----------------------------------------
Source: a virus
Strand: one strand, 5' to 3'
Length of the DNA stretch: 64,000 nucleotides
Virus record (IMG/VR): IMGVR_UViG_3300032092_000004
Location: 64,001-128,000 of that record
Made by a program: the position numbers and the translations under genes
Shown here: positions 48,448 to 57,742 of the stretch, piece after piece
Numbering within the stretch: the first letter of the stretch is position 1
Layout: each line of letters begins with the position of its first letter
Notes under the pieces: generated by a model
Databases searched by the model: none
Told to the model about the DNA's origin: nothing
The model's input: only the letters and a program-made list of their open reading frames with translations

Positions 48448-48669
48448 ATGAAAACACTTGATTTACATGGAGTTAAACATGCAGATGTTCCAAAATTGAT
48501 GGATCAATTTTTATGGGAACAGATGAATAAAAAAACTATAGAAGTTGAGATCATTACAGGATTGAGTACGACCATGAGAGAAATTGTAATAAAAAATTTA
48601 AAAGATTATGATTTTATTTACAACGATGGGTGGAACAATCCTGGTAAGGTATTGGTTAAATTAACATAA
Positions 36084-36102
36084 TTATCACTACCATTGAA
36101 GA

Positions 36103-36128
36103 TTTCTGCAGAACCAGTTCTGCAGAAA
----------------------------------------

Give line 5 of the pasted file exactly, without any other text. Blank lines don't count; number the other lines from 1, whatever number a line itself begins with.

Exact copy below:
Location: 64,001-128,000 of that record